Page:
permit the PROs to file copyright lawsuits on their behalf. However, these lawsuits are often filed
without the awareness of the songwriters or composers.
44
See Bumiller (1996) for an account of another amusing and memorable public relations debacle
for ASCAP when they attempted to sue the Girl Scouts of America for singing camp songs without
a license. The recent bad press resulting from BMIs lawsuit against bars and restaurants for
copyright infringement is documented here: Gardner (2013).
86

Table 2.4 Pollstars top ten North American touring acts: mid year January 1, 2012June 30, 2012
Rank Artist Gross revenue ($ millions) Share (%) revenue ($) Tickets sold
1 Cirque du Soleil $78.50 20.47 703,793
2 Roger Waters $61.90 16.14 575,544
3 Van Halen $44.90 11.71 448,506
4 Kenny Chesney/Tim McGraw $33.90 8.84 386,989
5 Lady Antebellum $30.90 8.06 708,715
6 Drake $30.20 7.87 514,660
7 Bruce Springsteen & the E Street Band $30.00 7.82 328,483
8 Elton John $26.00 6.78 229,580
9 Dave Matthews Band $24.40 6.36 448,247
10 Radiohead $22.80 5.95 394,668
Total $383.50 100.00 4,739,185
Source: Based on data from: Pollstar.
http://www.pollstarpro.com/files/charts2012/2012MidYearTop100NorthAmericanToursTours.pdf.
2 Music Licensing Process
2.8 The Bruce Springsteen Case Study 87

share of income from concert tours (a cut of ticket sales, lucrative merchandising,
licensing and sponsorships) than he did from performance royalty in the first half
of 2012.45
Most people listen to or experience music first before deciding on whether to
purchase CDs, downloads or concert tickets. The patrons in the bar represented
Mr. Springsteens dedicated fan base who would probably purchase tickets and
merchandise for one or more of his live concerts, something that ASCAP missed
in their overzealous lawsuit. It was difficult to see how these types of infringement
lawsuits were building the careers or protecting the long-term interests of some
obscure, unknown, and new songwriters. This type of rhetoric is common among the
PROs and used to justify their fiduciary obligations to songwriters and composers,
and the significant amounts of licensing income that are often squandered on a grand
scale on legal fees in some of their copyright lawsuits.46
For bars that decided not to seek an ASCAP license, this meant restricting
music access, alienating core fans and preventing future fans from listening to Mr.
Springsteens and other songwriters music.47 The lawsuit reinforced two common
industry economic fallacies of the PROs litigation business model, a business
model that no longer works when the costs versus the benefits are considered.
First, large administration licensing fees (in the double digits) are often required
to fund such dubious lawsuits, and the economic beneficiaries are mostly the
copyright administrators, collecting agencies, outside legal counsel and expert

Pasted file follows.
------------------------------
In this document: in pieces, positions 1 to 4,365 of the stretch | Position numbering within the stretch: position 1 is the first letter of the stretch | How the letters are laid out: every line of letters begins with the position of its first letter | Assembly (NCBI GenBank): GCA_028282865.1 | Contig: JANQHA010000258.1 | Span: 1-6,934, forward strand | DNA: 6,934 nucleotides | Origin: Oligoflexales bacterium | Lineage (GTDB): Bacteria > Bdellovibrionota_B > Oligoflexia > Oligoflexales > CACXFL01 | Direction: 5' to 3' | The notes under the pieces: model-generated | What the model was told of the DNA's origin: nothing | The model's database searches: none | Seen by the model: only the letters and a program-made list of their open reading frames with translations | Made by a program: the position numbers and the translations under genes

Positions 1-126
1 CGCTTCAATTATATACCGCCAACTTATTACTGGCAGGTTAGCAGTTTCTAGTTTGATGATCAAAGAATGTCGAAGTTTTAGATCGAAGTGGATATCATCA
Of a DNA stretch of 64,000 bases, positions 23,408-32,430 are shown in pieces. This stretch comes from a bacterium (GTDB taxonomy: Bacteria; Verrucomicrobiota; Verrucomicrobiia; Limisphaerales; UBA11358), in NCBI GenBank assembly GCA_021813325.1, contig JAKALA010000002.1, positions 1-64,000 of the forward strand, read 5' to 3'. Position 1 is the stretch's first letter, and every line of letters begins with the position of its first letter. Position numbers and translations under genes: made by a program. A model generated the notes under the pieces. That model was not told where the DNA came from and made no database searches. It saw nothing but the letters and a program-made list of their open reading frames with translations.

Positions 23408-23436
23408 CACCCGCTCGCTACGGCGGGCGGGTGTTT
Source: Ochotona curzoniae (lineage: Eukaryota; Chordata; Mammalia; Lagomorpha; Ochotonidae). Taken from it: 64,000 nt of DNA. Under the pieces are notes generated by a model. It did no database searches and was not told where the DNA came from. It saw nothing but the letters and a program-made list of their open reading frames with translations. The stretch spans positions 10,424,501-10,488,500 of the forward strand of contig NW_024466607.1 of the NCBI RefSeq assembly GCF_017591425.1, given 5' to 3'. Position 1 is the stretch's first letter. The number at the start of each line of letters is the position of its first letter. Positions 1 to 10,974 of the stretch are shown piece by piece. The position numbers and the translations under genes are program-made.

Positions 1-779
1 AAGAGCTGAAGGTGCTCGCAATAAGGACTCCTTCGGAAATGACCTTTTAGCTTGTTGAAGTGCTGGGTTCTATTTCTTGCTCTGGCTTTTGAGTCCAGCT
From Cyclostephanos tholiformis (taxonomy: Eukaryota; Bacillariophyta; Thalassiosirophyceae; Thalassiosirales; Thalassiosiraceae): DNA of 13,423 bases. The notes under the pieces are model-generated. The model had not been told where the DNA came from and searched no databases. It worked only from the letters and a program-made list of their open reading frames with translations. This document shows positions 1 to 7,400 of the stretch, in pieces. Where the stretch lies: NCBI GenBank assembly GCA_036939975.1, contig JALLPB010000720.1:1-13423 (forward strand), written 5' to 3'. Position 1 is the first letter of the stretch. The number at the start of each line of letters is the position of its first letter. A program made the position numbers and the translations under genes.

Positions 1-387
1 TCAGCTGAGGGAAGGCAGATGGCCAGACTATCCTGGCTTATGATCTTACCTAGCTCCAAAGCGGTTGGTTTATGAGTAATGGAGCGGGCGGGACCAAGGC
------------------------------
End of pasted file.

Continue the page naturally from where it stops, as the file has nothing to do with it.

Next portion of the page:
witnesses. With each losing lawsuit that dramatically raised operating, overhead
and administration costs, the PROs inefficiencies and incompetence are exposed
and even more licensing fees are needed to sustain ongoing operations.
Second, copyrights cannot provide the necessary and initial economic incentive
that cause songwriters and composers to create music in the first place. Copyrights
ensure that works once created and successful can be protected from unauthorized
use. Owning a portfolio of copyrights is not beneficial if songwriters and composers
cannot pay their bills or have the time to create music because they are forced to
work full-time at a different job.48 Indeed, the PROs are only interested in a top
few songwriters who are already successful superstars and receive the lions share
of royalty income, instead of struggling songwriters who are unable to make ends
meet and never receive any performance royalty income.

45
With the decline in royalty income from the sale of recorded music on CDs, live concerts and
touring became a significant source of income for performers.
46
It is also misleading language because it is record labels and music publishers responsibilities
to worry about the career direction of their recording artists.
47
PROs have no leverage over the selection of playlists on radio or the music used in television
productions. As the radio industry consolidated into a few station owners and their ratings and
financial problems (debt service, declining advertising revenue and profitability) mounted, radio
stations began eliminating DJ staff and cutting their playlists to a few well-known artists that could
boost ratings. The same music programs were used in different geographical markets with minor
changes. New and unknown songwriters had little chance of hearing their music on the radio, and
hence, earning performance royalty income.
48
See Patry (2011, pp. 1617).
88 2 Music Licensing Process

The PROs are notorious for touting their hundreds of thousands of songwriters
and composers and the millions of songs in their respective repertories in marketing
material, yet the vast majority of the songwriters and composers never see a dime
in performance royalty income because their music is never performed anywhere.